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Left-wing populists cause hardship too

by Hans Dembowski


Hugo Chávez, who established Venezuela’s current regime, and Robert Mugabe, his counterpart from Zimbabwe in Rome in 2005.

Hugo Chávez, who established Venezuela’s current regime, and Robert Mugabe, his counterpart from Zimbabwe in Rome in 2005.

Venezuela and Zimbabwe are far apart and rather different countries. Nonetheless, they have a lot in common, especially in regard to their current crises. The underlying problems are actually quite similar.

Protests are currently rocking Venezuela and Zimbabwe. In both countries, masses of people are frustrated and do not trust their political leadership. Both economies have been mismanaged for a very long time, and poverty is now widespread. People’s purchasing power has been eroded by inflation.

The irony is that both countries have left-leaning leaders who claim to ensure their people’s welfare. Instead of building strong and inclusive economies, however, the regimes in both Venezuela and Zimbabwe have focused basically on agitating against opponents. Both countries were once comparatively prosperous in their world regions, but marked by great inequality. After left-wing leaders rose to power, they focused on redistribution, without much concern for making the economy grow. Institutions have suffered as leaders were chosen for political reasons rather than competence, and infrastructures have been crumbling. Masses of people have left both countries.

Both countries, moreover, have become make-believe democracies. Elections are still held regularly, but they tend to be manipulated. Civil society still has some breathing space, but both governments are known to hound opponents, and repression often turns violent. In both countries, independent organisations still operate. Their networks must actually be quite strong, given how fast and effectively they have again and again proved in mobilising protests.

Neither President Nicolás Maduro of Venezuela nor President Emmerson Mnangagwa of Zimbabwe would still be in office without the support of the military. Indeed, both depend more on the endorsment of the generals than the will of the people. At the start of this week, there were signs that some military leaders might abandon Maduro and join the opposition, while there were speculations in Zimbabwe that the top brass might want to replace Mnangagwa with someone of their choice.

The dramas unfolding in both countries illustrate that left-wing populists can cause just as much hardship as right-wing populists do. The term populist is used in many different ways, so it needs to be clarified. According to Jan-Werner Müller, the political scientist, populists make promises they cannot fulfil, claim to directly represent the people and deny the legitimacy of all other political forces. Once in power, they cannot deliver on their promises, so they stay in campaign mode and keep complaining about how evil enemies of the people are obstructing their agenda.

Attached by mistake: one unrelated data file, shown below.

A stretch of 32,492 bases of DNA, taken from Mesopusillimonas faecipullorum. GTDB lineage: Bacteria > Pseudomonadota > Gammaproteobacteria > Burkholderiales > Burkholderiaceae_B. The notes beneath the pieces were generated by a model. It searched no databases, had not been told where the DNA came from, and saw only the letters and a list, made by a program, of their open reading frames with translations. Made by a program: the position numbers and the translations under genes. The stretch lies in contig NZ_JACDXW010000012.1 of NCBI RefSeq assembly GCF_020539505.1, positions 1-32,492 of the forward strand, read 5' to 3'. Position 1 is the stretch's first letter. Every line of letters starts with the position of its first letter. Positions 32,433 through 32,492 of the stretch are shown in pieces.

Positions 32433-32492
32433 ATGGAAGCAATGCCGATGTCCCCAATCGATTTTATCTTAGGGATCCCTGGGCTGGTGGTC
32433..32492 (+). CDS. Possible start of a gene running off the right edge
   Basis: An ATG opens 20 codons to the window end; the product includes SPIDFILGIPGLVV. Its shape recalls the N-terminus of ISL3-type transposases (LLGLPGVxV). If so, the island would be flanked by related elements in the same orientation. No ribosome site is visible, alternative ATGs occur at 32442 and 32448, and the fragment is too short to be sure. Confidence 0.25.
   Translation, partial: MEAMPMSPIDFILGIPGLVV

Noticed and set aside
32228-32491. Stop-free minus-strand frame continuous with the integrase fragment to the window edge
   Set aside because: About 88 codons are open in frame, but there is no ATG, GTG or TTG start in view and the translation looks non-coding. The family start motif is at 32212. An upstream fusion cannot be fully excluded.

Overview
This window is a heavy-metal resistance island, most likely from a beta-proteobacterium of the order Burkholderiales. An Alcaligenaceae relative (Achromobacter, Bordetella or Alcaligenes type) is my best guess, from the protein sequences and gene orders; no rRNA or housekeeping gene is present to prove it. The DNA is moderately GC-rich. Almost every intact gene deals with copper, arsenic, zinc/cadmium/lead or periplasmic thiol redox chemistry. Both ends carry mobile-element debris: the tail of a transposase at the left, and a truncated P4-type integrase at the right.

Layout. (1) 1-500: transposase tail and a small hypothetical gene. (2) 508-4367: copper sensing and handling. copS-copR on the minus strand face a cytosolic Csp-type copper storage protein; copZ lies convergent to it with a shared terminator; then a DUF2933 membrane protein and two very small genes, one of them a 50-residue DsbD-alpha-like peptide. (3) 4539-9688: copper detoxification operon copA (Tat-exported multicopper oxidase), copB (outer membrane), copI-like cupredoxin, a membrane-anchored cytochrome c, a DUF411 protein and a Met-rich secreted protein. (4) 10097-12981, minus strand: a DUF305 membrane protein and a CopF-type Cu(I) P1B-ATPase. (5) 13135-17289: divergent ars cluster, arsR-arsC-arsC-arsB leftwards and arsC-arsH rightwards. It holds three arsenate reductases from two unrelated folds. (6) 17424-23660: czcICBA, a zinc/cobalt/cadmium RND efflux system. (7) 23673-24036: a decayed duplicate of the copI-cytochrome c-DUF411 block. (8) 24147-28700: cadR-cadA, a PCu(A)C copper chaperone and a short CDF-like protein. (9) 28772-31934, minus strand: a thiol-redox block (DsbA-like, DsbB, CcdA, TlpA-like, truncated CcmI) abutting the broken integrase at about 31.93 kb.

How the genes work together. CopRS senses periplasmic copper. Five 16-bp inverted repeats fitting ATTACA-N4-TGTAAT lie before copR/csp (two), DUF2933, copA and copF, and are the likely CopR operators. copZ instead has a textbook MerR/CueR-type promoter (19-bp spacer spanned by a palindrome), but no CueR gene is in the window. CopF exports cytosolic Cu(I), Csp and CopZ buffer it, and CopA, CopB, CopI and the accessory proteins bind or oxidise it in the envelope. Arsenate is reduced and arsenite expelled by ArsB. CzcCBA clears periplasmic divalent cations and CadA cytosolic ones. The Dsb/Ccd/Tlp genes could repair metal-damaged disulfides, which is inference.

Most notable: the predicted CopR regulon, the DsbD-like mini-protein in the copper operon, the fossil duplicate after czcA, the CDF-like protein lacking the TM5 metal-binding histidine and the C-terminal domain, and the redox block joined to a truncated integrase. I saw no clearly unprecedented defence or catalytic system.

This is precisely how the regimes in Venezuela and Zimbabwe have been operating for decades – in Venezuela since 1999, when Maduro’s predecessor Hugo Chávez was elected president, and in Zimbabwe since 1980, when the liberation movement beat the white minority government of what had been Rhodesia until then.

It has been depressing to observe the decline of both countries under leaderships that promised to bring about positive change. The lesson, I believe, is that building a just society is about more than winning power and enforcing redistribution. Yes, social justice requires redistribution, which is what the social-protection systems of rich nations do. Redistribution, however, is not enough. Economic dynamism is needed too, and that is especially true in countries with growing populations.

By merely focusing on the political struggle and staying in power at all costs, leaders have not served Zimbabwe and Venezuela well. Both countries need a change of government. The trust in state institutions has been eroded, not least because the inner circles of the dominant parties and the military top brass enjoy excessive privileges.

Change in both countries will have to come from within however. Foreign governments can name and shame abusive leaders, and targeting individuals with economic sanctions can make sense too. Intervening militarily, however, will be more likely to trigger civil war than to usher in democratic regime change. Hawkish policymakers in Washington who are contemplating to send troops to Venezuela have apparently still not learned the lessons of the Iraq war.

Putting diplomatic pressure on repressive regimes is legitimate. It would add to the credibility of western governments, however, if their stance towards right-wing populists was similarly determined as their stance towards Maduro and Mnangagwa.

P.S.: There is a difference between right-wing and left-wing populism which I think is worth mentioning. Right-wing populism is almost always tinged with racism, agitating against marginalised and disadvantaged minorities. Left-wing populism can be tinged that way, but is not necessarily. Tribal resentment played a role in massacres in Zimbabwe in the 1980s, for example, but Maduro insists he is mestizo, and also claims to have Jewish ancestors. His vision of the nation has failed – but it is obviously not one of a single, homogenous ethnicity. 

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